CSW note: The data indicate that US media representations of anthropogenic climate change diverged significantly from the scientific consensus in 2003, but that this was no longer significant by 2006. In 2003, 61% of U.S. newspaper articles portrayed anthropogenic contributions to climate change as significant, while 37% gave “balanced” accounts on whether anthropogenic contributions were significant or negligible. By 2006, 97% of U.S. articles portrayed anthropogenic influences as significant, while only 3% were “balanced” between the the scientific consensus and the contrarian viewpoint. It appears to be a major and decisive shift in the direction of the scientific mainstream.

Boykoff, characterizing the summer of 2005 as a “critical discourse moment” on this issue, continues:

Why might this shift in US reporting have taken place?...

First, primarily political movements in climate rhetoric and policy promises comprised a substantial amount of coverage. Reporting of the Gleneagles G8 Summit is one prominent example of this phenomenon. Ahead of the Summit, on his home soil, Prime Minister Tony Blair voiced strong climate policy rhetoric, seeing this meeting as an opportunity to leave a positive ‘legacy’ of committed policy action….Blair and Bush statements fed into tremendous US media speculation about a potential shift in the Bush Administration’s stance on climate policy. This coverage was also primed by pronouncements at the state level that increased the pressure for US federal action, including the widely-reported executive order by Arnold Schwarzenegger calling for an 80 per cent reduction in Californian greenhouse-gas emissions by 2050. This prompted headlines across all the major US newspapers….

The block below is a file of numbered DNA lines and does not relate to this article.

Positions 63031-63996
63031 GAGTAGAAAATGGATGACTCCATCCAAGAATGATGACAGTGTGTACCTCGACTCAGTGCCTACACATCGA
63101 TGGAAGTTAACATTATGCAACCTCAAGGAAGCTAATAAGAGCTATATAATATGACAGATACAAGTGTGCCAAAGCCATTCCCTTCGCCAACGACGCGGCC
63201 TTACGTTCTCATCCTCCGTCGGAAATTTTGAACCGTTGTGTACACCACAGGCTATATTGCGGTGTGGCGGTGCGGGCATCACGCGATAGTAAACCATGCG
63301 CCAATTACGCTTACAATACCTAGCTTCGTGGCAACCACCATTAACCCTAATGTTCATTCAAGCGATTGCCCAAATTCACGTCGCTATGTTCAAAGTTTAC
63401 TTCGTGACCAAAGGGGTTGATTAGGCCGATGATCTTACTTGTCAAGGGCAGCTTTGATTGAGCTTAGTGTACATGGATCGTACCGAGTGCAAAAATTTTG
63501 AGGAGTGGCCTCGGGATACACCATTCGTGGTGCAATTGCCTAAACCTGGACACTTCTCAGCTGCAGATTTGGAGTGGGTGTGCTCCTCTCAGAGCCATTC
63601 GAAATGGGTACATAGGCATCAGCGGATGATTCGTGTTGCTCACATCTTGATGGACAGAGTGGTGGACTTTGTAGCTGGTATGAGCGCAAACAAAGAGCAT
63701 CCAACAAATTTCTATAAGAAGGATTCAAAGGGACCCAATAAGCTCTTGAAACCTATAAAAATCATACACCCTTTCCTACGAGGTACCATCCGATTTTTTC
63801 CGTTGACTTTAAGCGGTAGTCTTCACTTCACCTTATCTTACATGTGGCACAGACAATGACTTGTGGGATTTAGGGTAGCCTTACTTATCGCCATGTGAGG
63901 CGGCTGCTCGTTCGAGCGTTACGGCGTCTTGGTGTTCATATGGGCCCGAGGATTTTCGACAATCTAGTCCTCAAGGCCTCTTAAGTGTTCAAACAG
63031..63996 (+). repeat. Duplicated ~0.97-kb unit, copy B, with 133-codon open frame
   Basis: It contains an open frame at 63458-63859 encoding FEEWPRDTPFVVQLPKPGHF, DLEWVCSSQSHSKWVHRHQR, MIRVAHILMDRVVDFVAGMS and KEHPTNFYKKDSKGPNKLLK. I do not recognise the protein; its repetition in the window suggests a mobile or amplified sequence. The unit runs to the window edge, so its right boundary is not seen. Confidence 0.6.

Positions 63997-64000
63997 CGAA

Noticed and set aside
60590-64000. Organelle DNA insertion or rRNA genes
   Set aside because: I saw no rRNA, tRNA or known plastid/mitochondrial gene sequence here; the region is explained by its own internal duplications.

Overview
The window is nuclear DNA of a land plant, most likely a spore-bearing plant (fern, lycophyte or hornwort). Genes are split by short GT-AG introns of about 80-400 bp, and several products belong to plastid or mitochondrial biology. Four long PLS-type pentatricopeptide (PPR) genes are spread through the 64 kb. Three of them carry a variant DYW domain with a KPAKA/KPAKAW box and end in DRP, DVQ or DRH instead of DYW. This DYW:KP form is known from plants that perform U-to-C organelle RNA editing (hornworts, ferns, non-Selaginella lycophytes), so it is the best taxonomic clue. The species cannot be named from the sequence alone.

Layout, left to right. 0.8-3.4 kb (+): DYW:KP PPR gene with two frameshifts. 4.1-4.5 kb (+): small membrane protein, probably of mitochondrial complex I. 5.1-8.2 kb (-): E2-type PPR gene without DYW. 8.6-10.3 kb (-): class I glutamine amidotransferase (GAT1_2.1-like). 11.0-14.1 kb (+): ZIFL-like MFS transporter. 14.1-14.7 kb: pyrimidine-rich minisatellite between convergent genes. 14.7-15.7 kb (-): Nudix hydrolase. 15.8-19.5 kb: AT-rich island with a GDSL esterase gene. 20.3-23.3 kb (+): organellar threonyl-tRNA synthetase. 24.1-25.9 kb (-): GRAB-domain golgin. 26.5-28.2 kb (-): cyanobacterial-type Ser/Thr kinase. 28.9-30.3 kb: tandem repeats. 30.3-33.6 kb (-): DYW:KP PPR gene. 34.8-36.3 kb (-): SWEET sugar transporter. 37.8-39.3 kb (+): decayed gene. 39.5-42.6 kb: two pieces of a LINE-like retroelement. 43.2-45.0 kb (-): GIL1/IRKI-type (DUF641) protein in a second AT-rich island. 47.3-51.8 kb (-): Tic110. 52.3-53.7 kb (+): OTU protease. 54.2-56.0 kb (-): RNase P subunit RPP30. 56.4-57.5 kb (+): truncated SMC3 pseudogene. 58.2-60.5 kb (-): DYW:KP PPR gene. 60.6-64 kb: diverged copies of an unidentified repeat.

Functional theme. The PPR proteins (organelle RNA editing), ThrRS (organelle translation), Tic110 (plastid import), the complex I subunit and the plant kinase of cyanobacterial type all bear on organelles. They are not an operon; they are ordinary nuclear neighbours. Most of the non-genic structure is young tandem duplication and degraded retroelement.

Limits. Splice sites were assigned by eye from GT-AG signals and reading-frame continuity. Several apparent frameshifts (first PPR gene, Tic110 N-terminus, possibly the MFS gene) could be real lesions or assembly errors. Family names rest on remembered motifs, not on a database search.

Second, primarily scientific activities contributed to this critical discourse moment. Generating particular media attention was news leaked to the New York Times regarding drafts of the report by the US Climate Change Science Program. After this report had completed multiple stages of scientific peer review, it was revealed that Philip Cooney – the Bush White House Chief of Staff for the Council on Environmental Quality (CEQ) – had made key changes to the document before its publication. For instance, before the word ‘uncertainties’ Cooney had placed the words ‘significant and fundamental’, which then ‘tend[ed] to produce an air of doubt about findings that most climate experts say are robust’ (Revkin 2005, A1). Moreover, the aforementioned joint statement by 11 international science bodies was released just as news was unfolding about Cooney’s editing of the Science-Program documents….

Third, ecological/meteorological events in 2005 expressed a biophysical agency, further contributing to this shift. The most dramatic among various extreme weather events occurring that year was when Hurricane Katrina made landfall on the US Gulf Coast, devastating large parts of New Orleans. While scientific research is still debating the extent of connections between climate change and hurricane intensity and frequency, Katrina prompted wide­spread speculation and discussion in climate policy and public circles, and many media reports on the potential link between human activities, future storm events and climate change. As Juliet Eilperin reported in the Washington Post: “Katrina’s destructiveness has given a sharp new edge to the ongoing debate over whether the US should do more to curb greenhouse gas emissions linked to global warming” (Eilperin 2005, A16), while further commentaries on the link between extreme weather events and international climate policy reaching the public domain came from prominent political actors.

Area (2007) 39.2, 000–000
ISSN 0004-0894 © The Author.
Journal compilation © Royal Geographical Society (with The Institute of British Geographers) 2007